"The Ripe Stuff," is what the newspapers called them when word leaked out
about their secret assignment. Four old codgers, who left the space program
40 years ago -- when NASA chose a monkey over a man to go into space first
-- they are back for a quickly prepared mission to rescue an important
satellite that will burn up soon on reentry if they don't get it back into
If it hadn't been for John Glenn's recent space flight at age 77, the plot
might seem completely ridiculous. Instead, the script makes the old team's
goal and flight seem remarkably plausible. After all, the ailing, ancient
satellite's guidance system was designed by Frank Corvin (Clint Eastwood),
and no one still at NASA knows how to fix it anymore.
Frank's only condition is that he gets to go into space to repair it and
that he takes with him his old team: Hawk Hawkins (Tommy Lee Jones), Tank
Sullivan (James Garner) and Jerry O'Nell (Donald Sutherland). Setting out a
condition that he figures is unobtainable, Frank's hated ex-boss and current
NASA project leader, Bob Gerson (James Cromwell), demands that the four pass
all of the astronaut tests for physical stamina. (These "geriatric"
astronauts are supposed to be about 69, but you'll notice that in real-life
Jones is a good bit younger at 53. But with his usual weathered look, Jones
convincingly plays a senior citizen.)
Beautifully directed by Eastwood, the movie has two distinct parts. The
first half is an inviting and good-spirited comedy, that is deliciously
underplayed and that rarely dissolves into slapstick. The second half is an
exhilarating action drama set in space.
Just watching these old actors work together is worth the price of
admission. They have a blast, and we're there with them cheering them on.
The brightly written script by Ken Kaufman and Howard Klausner successfully
creates four unique lead characters. Frank (Eastwood) is the team's cocky
leader. He's a take-no-guff kind of guy. "I've got Medicare," he says,
picking a fight with an unsavory younger guy at a bar. "Go ahead, take your
Ethan Glance, played in a one-note performance by Loren Dean (MUMFORD), is
the hot-shot new astronaut sent to recruit Frank. "Dr. Corvin, your country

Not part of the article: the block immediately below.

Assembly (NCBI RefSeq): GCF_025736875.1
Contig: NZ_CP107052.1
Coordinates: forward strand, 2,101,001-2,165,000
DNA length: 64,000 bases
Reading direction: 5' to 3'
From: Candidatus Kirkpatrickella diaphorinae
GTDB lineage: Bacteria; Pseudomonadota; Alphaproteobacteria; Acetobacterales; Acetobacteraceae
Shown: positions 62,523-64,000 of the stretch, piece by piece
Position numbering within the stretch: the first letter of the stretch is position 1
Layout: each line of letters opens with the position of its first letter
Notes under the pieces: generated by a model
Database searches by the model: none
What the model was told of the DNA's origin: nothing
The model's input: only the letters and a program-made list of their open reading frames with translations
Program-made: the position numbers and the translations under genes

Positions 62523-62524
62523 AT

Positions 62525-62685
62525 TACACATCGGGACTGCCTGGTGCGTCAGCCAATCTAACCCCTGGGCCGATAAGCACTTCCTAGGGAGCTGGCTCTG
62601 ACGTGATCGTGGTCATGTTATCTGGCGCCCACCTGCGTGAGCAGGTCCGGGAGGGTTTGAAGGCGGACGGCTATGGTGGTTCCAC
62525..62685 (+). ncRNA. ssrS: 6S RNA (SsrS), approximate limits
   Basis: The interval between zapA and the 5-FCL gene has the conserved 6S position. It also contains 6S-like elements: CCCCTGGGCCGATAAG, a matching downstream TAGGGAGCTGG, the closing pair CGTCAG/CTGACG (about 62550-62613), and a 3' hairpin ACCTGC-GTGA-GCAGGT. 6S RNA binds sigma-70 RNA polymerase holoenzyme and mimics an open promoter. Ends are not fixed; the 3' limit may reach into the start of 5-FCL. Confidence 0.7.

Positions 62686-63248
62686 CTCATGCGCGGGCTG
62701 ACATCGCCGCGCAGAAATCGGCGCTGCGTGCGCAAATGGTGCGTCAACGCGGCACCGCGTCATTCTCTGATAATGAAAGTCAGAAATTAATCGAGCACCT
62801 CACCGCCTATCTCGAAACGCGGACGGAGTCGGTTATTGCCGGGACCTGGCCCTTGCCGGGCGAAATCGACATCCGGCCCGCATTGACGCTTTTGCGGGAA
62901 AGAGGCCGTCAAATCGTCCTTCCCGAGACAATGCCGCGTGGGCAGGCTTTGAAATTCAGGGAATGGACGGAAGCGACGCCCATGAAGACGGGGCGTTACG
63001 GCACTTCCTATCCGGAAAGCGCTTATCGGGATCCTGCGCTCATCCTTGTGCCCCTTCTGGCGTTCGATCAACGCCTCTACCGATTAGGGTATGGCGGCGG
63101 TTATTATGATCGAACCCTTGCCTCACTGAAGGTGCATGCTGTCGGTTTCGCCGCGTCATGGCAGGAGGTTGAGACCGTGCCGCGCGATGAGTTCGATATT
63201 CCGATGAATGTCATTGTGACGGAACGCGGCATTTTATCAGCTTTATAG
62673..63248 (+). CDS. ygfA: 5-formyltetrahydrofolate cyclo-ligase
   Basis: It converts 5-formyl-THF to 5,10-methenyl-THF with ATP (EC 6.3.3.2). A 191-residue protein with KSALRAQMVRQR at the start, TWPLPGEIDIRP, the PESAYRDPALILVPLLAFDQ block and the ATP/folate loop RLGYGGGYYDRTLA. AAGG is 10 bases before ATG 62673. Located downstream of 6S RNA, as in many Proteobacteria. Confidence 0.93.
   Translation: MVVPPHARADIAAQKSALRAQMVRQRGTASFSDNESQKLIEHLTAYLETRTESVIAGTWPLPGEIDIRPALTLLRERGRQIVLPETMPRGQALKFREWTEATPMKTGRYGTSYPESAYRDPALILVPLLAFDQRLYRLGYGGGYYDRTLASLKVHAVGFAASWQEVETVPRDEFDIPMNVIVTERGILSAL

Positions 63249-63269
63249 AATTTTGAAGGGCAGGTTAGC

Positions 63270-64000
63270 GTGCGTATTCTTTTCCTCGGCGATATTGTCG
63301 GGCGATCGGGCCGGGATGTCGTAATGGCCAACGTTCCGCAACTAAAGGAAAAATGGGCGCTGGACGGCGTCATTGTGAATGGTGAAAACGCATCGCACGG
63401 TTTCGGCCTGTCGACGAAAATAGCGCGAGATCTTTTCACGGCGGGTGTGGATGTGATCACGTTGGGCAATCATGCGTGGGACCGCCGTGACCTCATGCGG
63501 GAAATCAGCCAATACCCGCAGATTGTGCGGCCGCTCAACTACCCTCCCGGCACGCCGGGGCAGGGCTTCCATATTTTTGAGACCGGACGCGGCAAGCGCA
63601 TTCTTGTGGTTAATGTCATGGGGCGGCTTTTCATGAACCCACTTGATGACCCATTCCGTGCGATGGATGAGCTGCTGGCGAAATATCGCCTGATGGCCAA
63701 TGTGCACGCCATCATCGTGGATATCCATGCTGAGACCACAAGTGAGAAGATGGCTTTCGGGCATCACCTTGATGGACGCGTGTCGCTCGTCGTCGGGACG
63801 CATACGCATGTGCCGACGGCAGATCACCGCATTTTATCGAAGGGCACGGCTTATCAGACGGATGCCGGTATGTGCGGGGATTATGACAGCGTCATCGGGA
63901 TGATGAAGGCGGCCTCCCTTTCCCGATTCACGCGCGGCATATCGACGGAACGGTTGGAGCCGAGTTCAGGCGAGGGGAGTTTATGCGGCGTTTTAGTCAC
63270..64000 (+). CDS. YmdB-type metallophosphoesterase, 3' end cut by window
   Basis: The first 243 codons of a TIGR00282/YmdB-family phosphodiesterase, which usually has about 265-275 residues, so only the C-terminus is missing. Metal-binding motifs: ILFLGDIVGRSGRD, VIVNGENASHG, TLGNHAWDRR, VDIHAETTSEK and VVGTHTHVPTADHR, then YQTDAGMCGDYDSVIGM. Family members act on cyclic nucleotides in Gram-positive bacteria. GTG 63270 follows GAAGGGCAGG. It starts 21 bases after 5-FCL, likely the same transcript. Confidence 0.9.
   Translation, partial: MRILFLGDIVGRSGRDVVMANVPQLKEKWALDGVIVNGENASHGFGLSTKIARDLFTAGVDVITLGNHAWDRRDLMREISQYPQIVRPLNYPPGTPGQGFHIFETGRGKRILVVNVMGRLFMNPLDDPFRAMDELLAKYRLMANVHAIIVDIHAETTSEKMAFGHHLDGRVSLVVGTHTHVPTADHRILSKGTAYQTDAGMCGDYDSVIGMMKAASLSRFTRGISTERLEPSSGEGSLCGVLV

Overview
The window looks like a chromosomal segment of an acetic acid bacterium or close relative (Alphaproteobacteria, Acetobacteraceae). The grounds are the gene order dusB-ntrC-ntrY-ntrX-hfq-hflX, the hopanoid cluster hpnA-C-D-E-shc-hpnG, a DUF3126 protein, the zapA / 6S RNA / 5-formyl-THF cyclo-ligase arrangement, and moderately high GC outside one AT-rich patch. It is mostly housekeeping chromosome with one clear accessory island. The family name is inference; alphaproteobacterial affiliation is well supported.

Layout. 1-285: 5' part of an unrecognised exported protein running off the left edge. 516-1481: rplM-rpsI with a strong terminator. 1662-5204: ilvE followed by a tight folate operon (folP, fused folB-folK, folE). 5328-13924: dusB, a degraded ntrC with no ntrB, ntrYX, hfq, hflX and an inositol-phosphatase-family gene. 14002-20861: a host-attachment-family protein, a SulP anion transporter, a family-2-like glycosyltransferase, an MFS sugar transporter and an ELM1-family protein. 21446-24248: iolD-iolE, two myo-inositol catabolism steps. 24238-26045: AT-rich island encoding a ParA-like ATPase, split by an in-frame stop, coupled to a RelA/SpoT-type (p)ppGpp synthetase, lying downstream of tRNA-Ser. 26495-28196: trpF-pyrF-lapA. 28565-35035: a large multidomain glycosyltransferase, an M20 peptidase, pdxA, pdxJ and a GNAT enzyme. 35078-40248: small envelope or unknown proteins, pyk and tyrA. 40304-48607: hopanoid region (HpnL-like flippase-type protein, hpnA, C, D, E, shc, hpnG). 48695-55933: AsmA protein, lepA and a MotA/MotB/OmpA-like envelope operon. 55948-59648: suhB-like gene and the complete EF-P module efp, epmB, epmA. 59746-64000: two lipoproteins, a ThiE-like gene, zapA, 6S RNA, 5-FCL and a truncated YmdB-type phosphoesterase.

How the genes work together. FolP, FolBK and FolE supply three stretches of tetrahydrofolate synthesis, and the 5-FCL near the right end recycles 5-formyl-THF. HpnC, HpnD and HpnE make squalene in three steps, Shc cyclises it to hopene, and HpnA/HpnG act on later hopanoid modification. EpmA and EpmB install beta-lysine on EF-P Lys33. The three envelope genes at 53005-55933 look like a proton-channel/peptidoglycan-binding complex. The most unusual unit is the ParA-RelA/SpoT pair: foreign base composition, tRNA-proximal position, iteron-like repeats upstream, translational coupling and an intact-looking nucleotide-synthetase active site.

needs you," Ethan argues. "Put a sock in it, Sonny!" Frank shoots back.
The tension between them doesn't ease up during training. "Excuse me, I
hold 2 Masters degrees from MIT," Ethan tells Frank, when Frank ignores his
advice. "Maybe you should try to get your money back!" Frank retorts with a
classic Eastwood sneer that would melt steel.
Jerry (Sutherland) is a "babe magnet," and a roller-coaster designer, who
likes to tweak his coasters himself. With coke-bottle lenses, he has to
cheat his way through the astronaut's eye exam. The four's creative fudging
supplies many of the best laughs. There is also a fatalistic humor in that
everyone they ask about seems to have died.
Rivaling Eastwood for the movie's best performance is Tommy Lee Jones, as
daredevil pilot Hawk. Hawk spends his days taking up college kids in
loop-the-loops certain to make them puke. No one can fly a plane as well as
Hawk, but there's been bad blood between Frank and Hawk for 40 years now.
In the least developed role, James Garner plays Tank, a Baptist preacher.
Tank, the group's navigator, can't even find his way through his own
There are lots of subplots, including a romance between Hawk and a NASA
engineer (Marcia Gay Harden), and most of them work quite well without
needlessly complicating the story.
The film's special effects are quite credible. Looking authentic but not
overly glamorous, they nicely compliment the story rather than dominating
What a wonderful contrast this movie makes with typical movie fare these
days. Rather than having another in our weekly releases of bad-to-mediocre
teen comedies, we have an intelligent and funny picture featuring people who
have real acting experience that's measured in decades, not years.
Let's hope that this starts a trend away from bad movies, whose only claim
to fame is their demographics, and toward good films with experienced,
really experienced, actors. It's probably too much to hope for. After all,
we've raised a generation who thinks that all movies end in a prom sequence,
and that all jokes must involve crude references to some bodily fluid.
SPACE COWBOYS runs 2:00. It is rated PG-13 for some language and would be
fine for kids around 9 and up. It is also a good movie to take multiple
generations to see. My parents and my son are planning on seeing it
together this weekend with us. It's the kind of film that it's fun to view
Copyright © 2000 Steve Rhodes